One of the consistent themes throughout the exhibition is the use of craft based practices to communicate the social ideals of the artists involved in the exhibition. Upon entering the exhibition at MOCC the viewer is arrested by a bright pink, hand woven, barbed wire fence sculpture, We Couldn’t Get In. We Couldn’t Get Out, by artist L.J. Roberts. The installation evokes the feeling of confinement and experience of discrimination faced by immigrant, queer, and transgender communities. Robert’s art practice is informed by the DIY, craftivism, and feminist spirit associated with Riot Grrrl.  

 [Image: L.J. Roberts. We Couldn't Get In. We Couldn't Get Out. Crank-Knit Yarn, Hand-Woven Wire, Steel Poles, Assorted Hardware. 2006-2007. courtesy of the artist. Photos by Mario Gallucci.]

Placed behind Robert’s barbed wire fence stand Allyson Mitchell’s Ladies Sasquatch sculptures. The series of sculptures embody a, “feral sexuality outside prescriptive heteronormative notions of beauty and lust and toward a ‘queer utopian dreamworld’.”

[Image: Allyson Mitchell. Ladies Sasquatch. 2006-2010. courtesy of the artist and Katherine Mulherin Gallery, Toronto. Photos by Mario Gallucci.]

 [Image: Crochet tutorial workstation. photos by Mario Gallucci]

Artists: Ginger Brooks Takahashi (Pittsburgh), Tammy RaeCarland (Oakland), Miranda July (Los Angeles), Faythe Levine (Milwaukee), Allyson Mitchell (Toronto), L.J. Roberts (Brooklyn), Stephanie Syjuco (San Francisco) and more.

Alien She is curated by Astria Suparak and Ceci Moss, and organized by the Miller Gallery at Carnegie Mellon University, Pittsburgh.

Alien She is presented in two parts:

Museum of Contemporary Craft
724 NW Davis
Portland, OR 97209

511 Gallery @ PNCA
511 NW Broadway
Portland, OR 97209

"Alien She". Curated by Astria Suparak and Ceci Moss. Museum of Contemporary Craft and 511 Gallery at PNCA, Portland, OR. Sep 3, 2015 – Jan 9, 2016.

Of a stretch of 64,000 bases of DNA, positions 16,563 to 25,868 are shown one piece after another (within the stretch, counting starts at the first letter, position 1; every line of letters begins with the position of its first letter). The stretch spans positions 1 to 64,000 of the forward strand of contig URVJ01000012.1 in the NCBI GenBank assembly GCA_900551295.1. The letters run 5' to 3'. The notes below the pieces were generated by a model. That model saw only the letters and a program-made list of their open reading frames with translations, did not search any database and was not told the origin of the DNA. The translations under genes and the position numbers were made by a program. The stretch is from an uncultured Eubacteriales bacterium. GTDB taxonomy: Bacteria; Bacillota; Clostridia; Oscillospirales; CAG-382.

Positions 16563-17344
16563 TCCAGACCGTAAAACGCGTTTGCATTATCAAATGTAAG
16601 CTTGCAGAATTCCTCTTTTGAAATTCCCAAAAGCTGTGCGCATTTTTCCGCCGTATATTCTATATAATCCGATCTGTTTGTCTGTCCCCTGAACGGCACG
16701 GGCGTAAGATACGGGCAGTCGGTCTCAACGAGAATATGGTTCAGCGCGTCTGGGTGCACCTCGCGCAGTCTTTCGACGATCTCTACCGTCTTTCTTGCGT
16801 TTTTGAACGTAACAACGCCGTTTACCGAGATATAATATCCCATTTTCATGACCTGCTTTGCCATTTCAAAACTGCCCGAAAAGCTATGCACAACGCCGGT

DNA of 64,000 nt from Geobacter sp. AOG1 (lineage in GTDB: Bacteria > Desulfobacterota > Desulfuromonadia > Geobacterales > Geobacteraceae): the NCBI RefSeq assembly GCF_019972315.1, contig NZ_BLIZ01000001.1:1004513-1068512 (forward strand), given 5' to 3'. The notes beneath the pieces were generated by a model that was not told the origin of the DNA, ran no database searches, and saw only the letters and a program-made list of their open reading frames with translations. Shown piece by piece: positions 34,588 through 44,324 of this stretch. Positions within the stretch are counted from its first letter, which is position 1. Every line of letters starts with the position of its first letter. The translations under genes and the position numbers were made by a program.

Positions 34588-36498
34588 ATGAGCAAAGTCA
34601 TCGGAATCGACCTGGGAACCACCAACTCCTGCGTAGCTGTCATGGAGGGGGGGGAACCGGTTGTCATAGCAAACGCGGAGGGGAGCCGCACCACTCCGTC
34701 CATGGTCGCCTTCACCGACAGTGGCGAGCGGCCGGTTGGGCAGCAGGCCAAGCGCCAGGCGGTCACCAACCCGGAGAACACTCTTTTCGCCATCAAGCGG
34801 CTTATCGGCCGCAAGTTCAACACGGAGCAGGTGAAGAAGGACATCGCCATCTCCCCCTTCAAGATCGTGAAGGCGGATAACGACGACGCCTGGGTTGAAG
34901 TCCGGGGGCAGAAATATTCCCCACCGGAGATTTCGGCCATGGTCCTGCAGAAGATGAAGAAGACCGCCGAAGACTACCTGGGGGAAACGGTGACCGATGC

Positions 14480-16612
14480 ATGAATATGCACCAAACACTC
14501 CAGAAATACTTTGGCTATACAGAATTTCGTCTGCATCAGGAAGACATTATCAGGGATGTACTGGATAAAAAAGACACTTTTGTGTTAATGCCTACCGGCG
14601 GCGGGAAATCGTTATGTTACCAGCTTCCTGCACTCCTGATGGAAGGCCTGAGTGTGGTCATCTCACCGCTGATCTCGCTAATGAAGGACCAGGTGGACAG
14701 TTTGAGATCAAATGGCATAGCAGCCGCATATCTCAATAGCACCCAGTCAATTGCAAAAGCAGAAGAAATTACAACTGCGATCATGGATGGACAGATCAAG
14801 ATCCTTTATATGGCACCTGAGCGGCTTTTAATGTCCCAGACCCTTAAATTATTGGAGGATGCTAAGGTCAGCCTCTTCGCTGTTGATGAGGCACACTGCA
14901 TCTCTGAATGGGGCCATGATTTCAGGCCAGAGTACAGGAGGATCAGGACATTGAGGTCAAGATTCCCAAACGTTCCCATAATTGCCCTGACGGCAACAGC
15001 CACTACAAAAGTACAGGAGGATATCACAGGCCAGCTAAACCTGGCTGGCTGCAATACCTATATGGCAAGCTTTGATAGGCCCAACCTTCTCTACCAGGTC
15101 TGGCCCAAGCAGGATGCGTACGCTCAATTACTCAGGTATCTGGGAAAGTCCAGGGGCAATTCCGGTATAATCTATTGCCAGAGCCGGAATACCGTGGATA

Thursday, September 10, 2015

Danielle Wyckoff: Emerging Dissolving

[Images: Danielle Wyckoff, Emerging Dissolving, 2015, handwritten and screenprinted stories on mulberry paper, thread, courtesy of the artist and Soltesz Fine Art gallery.]

Emerging Dissolving is an installation that submerges its viewer into the love stories collected by artist Danielle Wyckoff. Love stories are lightly handwritten on mulberry paper scrolls that stream and unfurl across the length of the gallery. Viewers are encouraged to examine the individual scrolls and walk amongst the love stories. Only on view for the exhibition opening, the scrolls hung over a pool of red salt water. Evidence of the pool’s detritus remains with crystallized salt rings on the floor and the red salt that dyed the scrolls that fell into the pool. The scrolls cast shadows across the gallery walls and continue the repetitive nature and immersive quality of the installation.

Wyckoff’s text based drawings and installations explore the question, “what is it to love?” The installation Emerging Dissolving, emphasizes the process of story telling as a preservation of past loves and ways of loving. She sees the common experience of love and losing love as a connection between people. The artist also makes comparisons to the immersive experience of love and water.

The Emerging Dissolving installation uses storytelling to illustrate the dichotomies and shifting qualities of love and water, “their beauty and breathlessness, and their terror and transience.” The red salt pool further illustrates this relationship through salt’s preserving and corrosive characteristics. The color of the red salt references love and anger, blood and earth. Danielle Wyckoff’s text drawings and installation exhibition, Emerging Dissolving, is on view at Soltesz Fine Art Gallery until September 19, 2015.  
Emerging Dissolving, Danielle Wyckoff. Soltesz Fine Art, 1825 NW 23rd AVE, Portland Or.